Do Headphones Cause Hair Loss?

Kristin Hall, FNP

Reviewed by Kristin Hall, FNP

Written by Our Editorial Team

Updated 12/07/2022

When most people think of potential health problems associated with wearing headphones, they probably think of the potential hearing loss that can be caused by loud noise. And those concerns are valid. But what about hair loss? Do headphones cause hair loss? 

Obviously, this may seem silly if you’ve already made the switch to earbuds, but let’s think about it. We worry about the effects wearing a hat every day can have on our scalp health, so why not those big over ear headphones that rest on our heads for an extended period of time, day in and day out — at the office, in the gym, on the train, etc.

Do the discerning audiophiles among us have more to worry about than just headphone hair?

Let’s look.

Can Headphones Cause Hair Loss? 

First thing’s first: there’s no study that says that over ear headphones definitely cause hair loss in women or men. In fact, it’s very unlikely that your headphones will lead to hair loss. 

Though there are no studies on headphones and hair loss, there has been research around wearing hats and hair loss. 

A study compared 92 sets of identical twins and looked at their hair loss. They found that certain factors (like smoking and dandruff) were connected to hair loss. However, other things (like wearing a hat) were not found to be connected. 

Though this study wasn’t done on headphones specifically, it does show that wearing something on your head may not be directly linked to hair loss. 

Good news, right? Well, don’t pop the champagne yet.

Another type of hair loss — traction alopecia — is hair loss that comes as the result of damaged hair cells and follicles. When you consistently put tension on your hair — tightly pulled back hairstyles, hair pieces, use certain chemicals, etc. — you can damage the hair cells and follicles to the point of shedding.

Hats don’t usually cause traction alopecia, but it’s not unheard of on people who wear hats that are tight, constrictive and put consistent strain and pressure on your hair follicles.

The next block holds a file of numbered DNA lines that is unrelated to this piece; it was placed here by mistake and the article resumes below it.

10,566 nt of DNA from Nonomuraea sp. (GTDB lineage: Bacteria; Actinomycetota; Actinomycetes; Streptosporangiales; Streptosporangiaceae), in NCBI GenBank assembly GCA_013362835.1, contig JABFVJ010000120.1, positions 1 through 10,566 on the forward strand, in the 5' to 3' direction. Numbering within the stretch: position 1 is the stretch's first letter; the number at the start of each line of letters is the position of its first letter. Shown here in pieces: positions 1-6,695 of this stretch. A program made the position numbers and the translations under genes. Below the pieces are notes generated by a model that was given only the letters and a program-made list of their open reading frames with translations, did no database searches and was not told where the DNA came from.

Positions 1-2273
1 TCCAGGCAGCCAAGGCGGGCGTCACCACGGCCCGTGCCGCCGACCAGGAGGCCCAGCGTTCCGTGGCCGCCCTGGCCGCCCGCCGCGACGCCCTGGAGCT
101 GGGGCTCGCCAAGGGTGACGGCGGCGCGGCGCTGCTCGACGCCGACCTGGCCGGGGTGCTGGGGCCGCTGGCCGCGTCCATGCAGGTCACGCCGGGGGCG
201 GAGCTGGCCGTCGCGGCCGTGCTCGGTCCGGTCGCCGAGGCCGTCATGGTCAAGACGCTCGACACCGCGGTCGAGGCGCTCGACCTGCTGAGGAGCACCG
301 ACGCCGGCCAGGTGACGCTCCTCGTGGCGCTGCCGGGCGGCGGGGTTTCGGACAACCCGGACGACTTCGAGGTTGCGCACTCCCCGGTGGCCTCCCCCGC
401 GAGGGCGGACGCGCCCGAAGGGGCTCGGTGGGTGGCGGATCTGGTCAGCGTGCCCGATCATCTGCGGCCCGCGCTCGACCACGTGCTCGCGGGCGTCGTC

The same, then, can be said about your headphones. 

So, will your headphones inherently increase your chances of hair loss? No. But, if you’re wearing them too tightly to the follicles to the point of creating stress or strain, you may.

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Why Might Headphones Cause Hair Loss?

Aside from the possibility of experiencing traction alopecia, there’s another popular type of hair loss that has nothing to do with your headphones, but may develop in patterns around the scalp and crown that might make you believe those Boses® are to blame: male pattern baldness (or androgenetic alopecia).

This condition is estimated to impact 50 million men in the United States and occurs due to a combination of genetic and hormonal factors. 

The hormone involved is called dihydrotestosterone (DHT). Males who are genetically predisposed to baldness find that DHT attaches to receptors in the scalp and causes the hair follicles to tighten. This means new hair has a tough time growing and that’s when hair thinning or baldness occurs. 

This kind of baldness has nothing to do with wearing headphones. But, as we mentioned above, because pattern baldness appears on the scalp, temples and crown of the head — where your headphones rest — it may appear like your headphones are to blame. 

Here’s another reason it's possible that people may think headphones can cause hair loss: When you wear headphones, the band can mess up your hair. And, if you’re experiencing any unrelated hair loss (like male pattern baldness), your messed up hair could make that more obvious. 

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Avoiding Hair Loss Caused By Headphones

Though there’s no proof that headphones cause traction alopecia, it doesn’t hurt to know how to avoid the possibility of it happening.

Essentially, your goal should be to avoid anything that pulls on your hair — and that includes your headphones. If you wear the type of headphones that have a band, make sure that band is loose and rests gently on your head. 

Another option would be to switch to in-ear buds or the kind that hook over your ears. Neither of those come in contact with your scalp, so you wouldn’t have to worry about the possibility of traction alopecia.

Regardless of headphone use, you can also avoid this type of hair loss by making sure you stay away from tight hairstyles — like braids, tight ponytails or *gulp* a manbun. 

How to Treat Hair Loss Caused by Headphones

If traction alopecia occurs — caused by your headphones or otherwise — you should schedule an appointment with a healthcare professional to discuss treatment options.